Tyndale Baptist Church is open for worship on Sunday mornings at 10.30 am

Read Michael’s September pastoral letter.

Coffee Shop is open again on Tuesdays from 10 am – 12 noon. time@tyndale opens on Wednesday evenings at 7.30 pm. Virtual Coffee Shop moves to Thursdays at 11 am. You can still get the Morning Worship online and read the Thought for the Day.

25th January 2021

On the birthday of the Scottish Bard, Rabbie Burns, surely it’s not inappropriate to turn our thoughts to poetry. A working definition of poetry could be something like ‘the use of language and rhythm to express value and meaning in the consideration of the human experience that might otherwise be difficult to articulate in everyday speech’. That last, unlovely sentence illustrates the difference. It targets itself mainly on the intellect and is essentially concerned with fact and precision, whereas poetry aims more towards the heart, addressing the ‘feel’ of things which, in turn, the reader or listener instinctively grasps. That said, while I like poetry, I do find some of it quite impenetrable at times!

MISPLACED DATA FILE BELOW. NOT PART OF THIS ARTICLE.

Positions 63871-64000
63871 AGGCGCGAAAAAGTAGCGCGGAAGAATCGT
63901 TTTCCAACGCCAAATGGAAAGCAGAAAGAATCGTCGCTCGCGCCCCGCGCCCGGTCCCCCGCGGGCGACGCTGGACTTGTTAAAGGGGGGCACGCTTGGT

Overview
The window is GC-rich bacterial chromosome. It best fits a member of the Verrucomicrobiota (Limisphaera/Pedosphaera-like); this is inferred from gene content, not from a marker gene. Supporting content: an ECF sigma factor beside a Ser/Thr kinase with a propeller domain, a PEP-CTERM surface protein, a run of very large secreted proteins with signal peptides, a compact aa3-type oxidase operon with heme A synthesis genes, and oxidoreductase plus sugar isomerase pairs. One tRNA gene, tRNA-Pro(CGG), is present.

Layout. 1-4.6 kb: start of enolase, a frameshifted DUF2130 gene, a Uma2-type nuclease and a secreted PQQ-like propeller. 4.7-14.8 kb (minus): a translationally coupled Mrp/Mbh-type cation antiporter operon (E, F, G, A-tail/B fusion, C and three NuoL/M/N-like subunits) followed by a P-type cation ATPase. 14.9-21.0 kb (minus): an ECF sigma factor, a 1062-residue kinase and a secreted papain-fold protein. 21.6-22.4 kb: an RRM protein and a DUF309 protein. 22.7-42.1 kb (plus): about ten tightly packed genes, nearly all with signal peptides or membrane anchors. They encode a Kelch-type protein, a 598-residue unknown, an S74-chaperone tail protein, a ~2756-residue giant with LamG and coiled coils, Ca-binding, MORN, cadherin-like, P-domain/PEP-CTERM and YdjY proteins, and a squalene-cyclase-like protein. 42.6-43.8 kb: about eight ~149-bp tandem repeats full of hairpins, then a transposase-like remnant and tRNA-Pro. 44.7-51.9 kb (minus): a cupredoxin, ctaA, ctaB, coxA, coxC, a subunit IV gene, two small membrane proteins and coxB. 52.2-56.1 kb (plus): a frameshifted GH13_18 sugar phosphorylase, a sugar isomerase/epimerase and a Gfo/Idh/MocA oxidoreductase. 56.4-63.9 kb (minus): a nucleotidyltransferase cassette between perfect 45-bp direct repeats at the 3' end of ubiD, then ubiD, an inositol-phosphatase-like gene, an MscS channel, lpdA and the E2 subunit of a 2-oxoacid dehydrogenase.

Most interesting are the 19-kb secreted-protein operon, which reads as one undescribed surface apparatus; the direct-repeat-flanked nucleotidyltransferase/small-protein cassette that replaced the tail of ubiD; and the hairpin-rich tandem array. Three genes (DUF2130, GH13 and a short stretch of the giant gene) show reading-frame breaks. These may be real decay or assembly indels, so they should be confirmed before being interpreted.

We look to science to help us understand the universe in which we live – what is the ‘stuff’ of which we’re made – how it all works and fits together. That’s what’s enabling us to get on top of the pandemic, albeit slowly and painfully, and we’re in no way helped by the false rumour-mongering of the anti-science brigades. But knowing the underlying mechanics of a situation only takes us so far. What does the present crisis mean? What does it say about the way the world is run? Is the pursuit of ever greater material prosperity leaving us vulnerable to nature’s retaliation? To answer those kinds of questions we need the help of poetry every bit as much as the scientific research paper. Some of that necessary poetry is provided by our faith, not least by the words and example of Jesus Christ; nothing impenetrable there, just a life lived for God and others.

Ken Stewart